In addition, it’s important to recognize that while working from home can eliminate the distractions of work colleagues, most people will ultimately crave at least some human interaction with others. Which means those who choose to work from a home office need a plan to deal with the loss of human interaction. From using technology for video conferencing to conduct team (and client) meetings, to using chat tools to maintain inter-office conversation and social interaction, engaging in social media (as a true social engagement channel), and even joining a local association or networking group to have opportunities outside the house, it’s vital to have a plan to maintain your social connections, as one of the most common reasons that people stop working from home is the feeling of social isolation.
And for those who are happy working from home, and intend to do so for a long time to come – be certain to (re-)invest into making your home office into a real space of your own for work, from buying quality office furniture and a comfortable work chair, a good keyboard and mouse, well-sized screens, and even creating multiple workspaces in your home office (to the extent that space allows)… as even though the office may be in your home, you should still treat it like a real office, especially since you may spend a lot of cumulative hours of time there in the years to come!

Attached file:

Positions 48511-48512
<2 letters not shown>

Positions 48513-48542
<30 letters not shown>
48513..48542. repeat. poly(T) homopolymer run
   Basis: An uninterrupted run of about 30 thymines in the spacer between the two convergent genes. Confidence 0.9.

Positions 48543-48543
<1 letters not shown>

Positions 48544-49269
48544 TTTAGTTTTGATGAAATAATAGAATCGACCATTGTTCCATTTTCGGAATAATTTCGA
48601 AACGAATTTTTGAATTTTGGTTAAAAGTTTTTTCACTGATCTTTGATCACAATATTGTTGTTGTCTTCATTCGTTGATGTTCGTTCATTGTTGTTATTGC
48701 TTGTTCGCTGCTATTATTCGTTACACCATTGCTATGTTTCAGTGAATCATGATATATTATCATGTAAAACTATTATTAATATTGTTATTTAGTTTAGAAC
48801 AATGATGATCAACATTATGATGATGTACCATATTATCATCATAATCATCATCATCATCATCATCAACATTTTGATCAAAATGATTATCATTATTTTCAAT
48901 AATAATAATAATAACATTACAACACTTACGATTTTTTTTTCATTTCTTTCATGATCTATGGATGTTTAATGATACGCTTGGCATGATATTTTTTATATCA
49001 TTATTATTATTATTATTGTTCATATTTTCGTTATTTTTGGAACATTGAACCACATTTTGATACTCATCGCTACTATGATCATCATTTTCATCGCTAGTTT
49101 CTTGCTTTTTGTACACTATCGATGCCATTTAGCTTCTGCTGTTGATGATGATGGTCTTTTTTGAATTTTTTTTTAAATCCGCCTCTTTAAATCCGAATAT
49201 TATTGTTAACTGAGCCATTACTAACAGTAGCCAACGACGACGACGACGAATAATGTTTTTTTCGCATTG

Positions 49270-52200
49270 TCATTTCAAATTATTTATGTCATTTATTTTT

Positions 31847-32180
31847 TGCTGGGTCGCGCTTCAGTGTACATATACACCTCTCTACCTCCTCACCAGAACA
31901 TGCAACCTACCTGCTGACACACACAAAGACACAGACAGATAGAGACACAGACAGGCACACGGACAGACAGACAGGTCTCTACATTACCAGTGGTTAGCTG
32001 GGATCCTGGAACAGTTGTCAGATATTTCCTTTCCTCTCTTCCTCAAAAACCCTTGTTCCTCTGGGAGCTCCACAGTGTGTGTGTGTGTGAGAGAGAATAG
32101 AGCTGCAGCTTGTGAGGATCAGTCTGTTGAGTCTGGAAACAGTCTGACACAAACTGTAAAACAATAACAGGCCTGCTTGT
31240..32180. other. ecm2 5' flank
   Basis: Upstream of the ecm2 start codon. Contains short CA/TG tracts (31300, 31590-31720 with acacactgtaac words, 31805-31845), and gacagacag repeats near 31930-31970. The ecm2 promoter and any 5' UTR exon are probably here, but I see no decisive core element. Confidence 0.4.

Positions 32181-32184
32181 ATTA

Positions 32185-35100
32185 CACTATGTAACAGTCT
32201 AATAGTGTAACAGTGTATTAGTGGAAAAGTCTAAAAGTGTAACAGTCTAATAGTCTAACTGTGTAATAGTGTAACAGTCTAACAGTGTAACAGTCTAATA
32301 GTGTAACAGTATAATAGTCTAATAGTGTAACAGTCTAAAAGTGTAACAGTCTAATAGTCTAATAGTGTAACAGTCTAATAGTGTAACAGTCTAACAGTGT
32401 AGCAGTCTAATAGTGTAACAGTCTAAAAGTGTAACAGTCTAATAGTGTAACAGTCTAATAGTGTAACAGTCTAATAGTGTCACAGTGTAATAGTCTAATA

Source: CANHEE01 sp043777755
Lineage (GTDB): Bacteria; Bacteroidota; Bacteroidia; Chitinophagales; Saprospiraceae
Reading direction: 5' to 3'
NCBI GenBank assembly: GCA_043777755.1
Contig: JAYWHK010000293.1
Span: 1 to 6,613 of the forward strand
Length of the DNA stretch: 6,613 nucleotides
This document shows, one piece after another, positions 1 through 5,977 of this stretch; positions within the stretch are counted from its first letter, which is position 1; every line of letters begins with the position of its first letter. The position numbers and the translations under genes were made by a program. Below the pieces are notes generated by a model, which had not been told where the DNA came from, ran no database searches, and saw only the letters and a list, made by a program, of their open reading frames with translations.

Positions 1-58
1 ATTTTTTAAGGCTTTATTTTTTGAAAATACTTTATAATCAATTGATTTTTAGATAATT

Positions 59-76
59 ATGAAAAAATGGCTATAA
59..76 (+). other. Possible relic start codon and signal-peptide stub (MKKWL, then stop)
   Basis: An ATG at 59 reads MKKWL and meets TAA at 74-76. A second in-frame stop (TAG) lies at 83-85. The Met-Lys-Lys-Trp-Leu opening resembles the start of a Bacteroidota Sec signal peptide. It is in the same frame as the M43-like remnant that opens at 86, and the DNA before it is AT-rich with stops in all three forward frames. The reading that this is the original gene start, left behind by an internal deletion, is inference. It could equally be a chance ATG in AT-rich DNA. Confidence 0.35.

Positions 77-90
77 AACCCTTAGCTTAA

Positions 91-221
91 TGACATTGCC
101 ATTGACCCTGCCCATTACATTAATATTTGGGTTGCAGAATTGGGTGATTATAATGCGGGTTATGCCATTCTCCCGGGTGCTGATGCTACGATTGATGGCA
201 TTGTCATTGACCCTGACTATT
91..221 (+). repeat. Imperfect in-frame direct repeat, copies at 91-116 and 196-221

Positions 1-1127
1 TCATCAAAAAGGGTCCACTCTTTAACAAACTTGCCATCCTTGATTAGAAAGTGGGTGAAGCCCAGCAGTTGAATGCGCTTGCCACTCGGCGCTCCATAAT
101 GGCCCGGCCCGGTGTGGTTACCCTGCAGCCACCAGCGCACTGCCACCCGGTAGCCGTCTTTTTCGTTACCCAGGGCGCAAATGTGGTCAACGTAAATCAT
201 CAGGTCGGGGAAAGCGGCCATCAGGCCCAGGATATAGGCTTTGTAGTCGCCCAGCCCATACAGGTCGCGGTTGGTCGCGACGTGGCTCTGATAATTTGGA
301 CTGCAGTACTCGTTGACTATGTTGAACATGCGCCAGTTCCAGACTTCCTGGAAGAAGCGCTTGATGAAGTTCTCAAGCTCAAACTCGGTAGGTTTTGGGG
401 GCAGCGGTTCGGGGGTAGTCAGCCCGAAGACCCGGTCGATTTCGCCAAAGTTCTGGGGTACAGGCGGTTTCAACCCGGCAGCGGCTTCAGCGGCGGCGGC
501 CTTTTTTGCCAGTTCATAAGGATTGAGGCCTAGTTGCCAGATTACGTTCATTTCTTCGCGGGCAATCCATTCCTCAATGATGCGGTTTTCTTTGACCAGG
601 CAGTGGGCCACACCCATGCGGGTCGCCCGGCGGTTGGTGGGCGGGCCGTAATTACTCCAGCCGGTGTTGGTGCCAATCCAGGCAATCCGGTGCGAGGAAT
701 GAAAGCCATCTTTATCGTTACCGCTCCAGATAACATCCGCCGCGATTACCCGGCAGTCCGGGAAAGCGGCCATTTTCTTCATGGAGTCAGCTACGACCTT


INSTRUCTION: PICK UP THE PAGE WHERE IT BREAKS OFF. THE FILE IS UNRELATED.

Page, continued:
Working From A Home Office Means Physically Creating “Office Space”
The first key to being able to work from a home office is to establish a physical space that is your “home office”. The space should have walls, and more importantly, a door.
The significance of having a physically discreet “office space” (with a door) for your home office is that it helps to establish a formal barrier between your personal space and your workspace – not just with respect to the physical setup, but the mental barriers that have to be drawn between work and personal space in order to successfully be able to work from home.